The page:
Sunday, June 3, 2012

Square Foot Gardening: Building Your Boxes

So, you're already convinced that square foot gardening is the way to go and you've made your plan, now you can get to work!

Assemble all of your materials and tools before you begin building. You'll need the wood to construct the boxes, galvanized (or something equivalent) wood screws at least 3 inches long, weed cloth to attach to the bottom of the box, and staples or roofing nails. As far as tools, you'll need a drill, a circular saw (if you don't have one, the lumber yard should be able to cut your wood for you for free), a staple gun or hammer to attach the weed cloth, and a razor knife or scissors.

When making your shopping list for materials, keep in mind that lumber comes in 8-foot lengths and multiples of two thereafter (8', 10', 12', etc.). After you know the size of your box, you can figure out what length to purchase and cut into pieces to make your box. For example for a 4'x4' box, you can buy two 8' pieces and cut them in half to make the 4'x4'. For our 8'x2' box, we bought two 10-foot long pieces and cut them to make the 8'x2'. You get the picture...

You only need to fill your box 6" deep with soil, unless you're growing carrots or other longer root vegetables, in which case you can make a smaller box that is 12" deep. People are pretty skeptical about the six inch deep boxes, and I was too last year before we started. I worried that it just wouldn't be deep enough, especially for our beets, but we had perfect results. There's no need to go deeper than needed, and because the soil is kind of pricey, you don't want to use more than you need. We built one box that is 2'x2' and 12" deep for carrots and the rest of our boxes are 6" deep.

As far as the type of wood, you can use any type as long as it isn't treated. Treated wood is pressure soaked in formaldehyde (yuck!) and will leach chemicals into your soil, and you don't want that.

Here are the materials we bought for one 4'x4' box:

Two - 2'x8"x8' pine boards
$8 in New Mexico, but the cost of wood will vary depending on where you are located.

12 galvanized wood screws, 3.5" long (this is what we already had on hand)
About $15 for a box, which will be more than plenty. If you don't use this kind of thing regularly and don't want extras, you can just buy what you need at any good hardware store and pay by the pound.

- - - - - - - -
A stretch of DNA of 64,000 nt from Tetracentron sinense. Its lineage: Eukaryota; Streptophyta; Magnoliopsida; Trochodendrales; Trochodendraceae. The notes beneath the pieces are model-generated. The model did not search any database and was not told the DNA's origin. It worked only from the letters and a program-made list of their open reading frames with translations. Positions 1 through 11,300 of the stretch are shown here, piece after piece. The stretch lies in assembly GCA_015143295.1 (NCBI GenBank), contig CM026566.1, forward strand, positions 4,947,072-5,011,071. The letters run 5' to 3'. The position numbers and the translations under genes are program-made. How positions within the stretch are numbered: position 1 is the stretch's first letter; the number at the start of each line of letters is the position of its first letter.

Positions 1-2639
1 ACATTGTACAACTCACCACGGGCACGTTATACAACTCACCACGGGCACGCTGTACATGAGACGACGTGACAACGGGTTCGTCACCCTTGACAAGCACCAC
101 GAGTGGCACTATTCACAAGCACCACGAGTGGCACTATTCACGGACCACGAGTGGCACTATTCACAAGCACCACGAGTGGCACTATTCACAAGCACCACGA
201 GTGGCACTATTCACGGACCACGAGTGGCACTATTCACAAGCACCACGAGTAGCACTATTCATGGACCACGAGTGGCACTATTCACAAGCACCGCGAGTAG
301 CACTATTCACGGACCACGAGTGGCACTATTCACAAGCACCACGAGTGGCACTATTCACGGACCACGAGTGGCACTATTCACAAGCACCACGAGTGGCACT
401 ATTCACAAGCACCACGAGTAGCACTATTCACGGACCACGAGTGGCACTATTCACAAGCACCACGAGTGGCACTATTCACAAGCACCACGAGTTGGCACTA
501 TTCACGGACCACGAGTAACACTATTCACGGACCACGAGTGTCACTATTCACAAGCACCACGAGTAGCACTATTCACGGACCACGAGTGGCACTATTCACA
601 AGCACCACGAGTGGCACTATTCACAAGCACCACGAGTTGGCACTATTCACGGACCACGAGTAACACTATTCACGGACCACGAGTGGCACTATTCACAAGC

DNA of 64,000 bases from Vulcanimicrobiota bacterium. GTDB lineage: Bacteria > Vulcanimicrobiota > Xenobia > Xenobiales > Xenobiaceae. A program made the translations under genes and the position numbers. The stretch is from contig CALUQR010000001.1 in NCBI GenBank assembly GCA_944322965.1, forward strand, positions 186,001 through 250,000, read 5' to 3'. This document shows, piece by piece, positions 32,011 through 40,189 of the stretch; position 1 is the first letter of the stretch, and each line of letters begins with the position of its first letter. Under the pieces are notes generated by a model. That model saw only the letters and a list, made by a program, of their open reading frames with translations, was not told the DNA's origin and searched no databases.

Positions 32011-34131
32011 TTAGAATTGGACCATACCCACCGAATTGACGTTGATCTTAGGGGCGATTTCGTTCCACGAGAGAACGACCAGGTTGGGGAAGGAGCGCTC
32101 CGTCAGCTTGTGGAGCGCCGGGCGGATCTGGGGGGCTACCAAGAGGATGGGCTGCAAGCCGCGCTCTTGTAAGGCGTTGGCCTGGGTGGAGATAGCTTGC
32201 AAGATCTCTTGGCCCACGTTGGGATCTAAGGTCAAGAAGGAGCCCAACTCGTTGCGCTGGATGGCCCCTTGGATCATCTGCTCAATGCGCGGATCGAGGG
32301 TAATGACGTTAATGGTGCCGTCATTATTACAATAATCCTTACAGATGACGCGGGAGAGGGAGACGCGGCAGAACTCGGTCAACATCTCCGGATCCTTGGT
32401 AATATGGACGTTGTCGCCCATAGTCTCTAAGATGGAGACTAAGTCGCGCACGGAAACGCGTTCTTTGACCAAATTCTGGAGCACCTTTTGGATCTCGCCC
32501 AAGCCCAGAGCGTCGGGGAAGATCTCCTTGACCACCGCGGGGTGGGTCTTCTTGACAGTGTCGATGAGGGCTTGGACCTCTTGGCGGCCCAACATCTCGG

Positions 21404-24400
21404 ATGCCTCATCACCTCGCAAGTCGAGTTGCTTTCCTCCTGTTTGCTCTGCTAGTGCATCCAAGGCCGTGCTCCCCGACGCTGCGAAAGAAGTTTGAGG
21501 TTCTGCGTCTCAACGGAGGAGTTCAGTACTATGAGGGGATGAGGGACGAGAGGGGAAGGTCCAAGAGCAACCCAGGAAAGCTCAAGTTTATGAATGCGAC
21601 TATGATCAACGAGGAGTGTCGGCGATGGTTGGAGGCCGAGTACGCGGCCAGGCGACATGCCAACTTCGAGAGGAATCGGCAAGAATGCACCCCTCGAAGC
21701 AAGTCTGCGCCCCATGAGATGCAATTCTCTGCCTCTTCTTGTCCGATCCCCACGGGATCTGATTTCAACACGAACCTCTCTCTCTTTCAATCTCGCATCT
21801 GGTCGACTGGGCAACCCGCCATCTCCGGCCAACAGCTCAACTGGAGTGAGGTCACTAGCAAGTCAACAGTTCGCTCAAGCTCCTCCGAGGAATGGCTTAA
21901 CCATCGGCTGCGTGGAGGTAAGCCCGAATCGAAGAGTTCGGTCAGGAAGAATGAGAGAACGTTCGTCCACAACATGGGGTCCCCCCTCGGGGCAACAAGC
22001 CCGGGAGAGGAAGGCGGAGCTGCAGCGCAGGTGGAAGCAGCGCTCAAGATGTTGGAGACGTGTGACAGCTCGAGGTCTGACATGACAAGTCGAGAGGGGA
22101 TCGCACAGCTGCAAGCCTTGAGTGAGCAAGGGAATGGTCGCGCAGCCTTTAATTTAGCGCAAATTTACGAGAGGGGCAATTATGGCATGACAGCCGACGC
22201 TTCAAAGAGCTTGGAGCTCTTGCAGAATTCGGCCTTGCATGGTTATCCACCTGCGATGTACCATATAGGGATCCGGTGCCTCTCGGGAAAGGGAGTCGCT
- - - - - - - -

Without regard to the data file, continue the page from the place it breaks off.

One roll of natural weed cloth
$15 for a roll that is 40"x36'. We used what we had leftover from last year. A roll will be more than plenty so you can use the extra for future projects.

About 24 roofing nails
$3 for a box or buy what you need by the pound. We used the staple gun last year, but it is at the cabin and we didn't want to buy another one so we used roofing nails. They worked just as well as the staples.

Total: $42 for one 4'x4' box, but keep in mind that all of the materials except for the wood can be used again for future boxes or other projects. I've seen packages at Lowes for raised bed gardens that have all of the wood pre-cut and you just need to assemble it. They are made out of cedar and are only about $50. If you're only making one box or if you don't already have the tools, that may be a good (and easy!) option.

Instructions for building your box:

1. Measure your wood. Do it twice.

2. Using a circular saw, cut the wood into the lengths you need. Hopefully you have a better place than the top of the compost bins to do this...
Note: please use safety precautions. Here you have what not to do...

3. Optional: We bought 8" tall boards so that we'd have some space between the top of the soil and the top of the box (soil is only 6" deep). We used the table saw to cut a groove marking 6" so we would know how deep to fill the soil. If you don't have a table saw, you could probably just draw the 6" mark.

4. Assemble all of your materials and tools on a hard surface.

5. Begin with one corner of the box. Line the corners up so the wood is overlapping and drill in three screws per corner. Rotate the box and continue drilling the corners until the box is completed.

6. Turn the box upside down and roll out the weed cloth. Hold it tightly and staple or nail cloth along the edges. I used about 6 staples/nails per 4' side. Depending on the dimensions of your roll of cloth, you'll probably need to attach two pieces. It is ok if they overlap. Cut away excess cloth with a razor knife or scissor.

7. Carry the box to its location. Make sure you put it where you want it because once the soil is added, it is really difficult to move it and the weed cloth will probably tear.

Voila!  You have your box, and now it is ready to be fill with Mel's mix. You still need to install the grid, but that is easier once the soil has been added.

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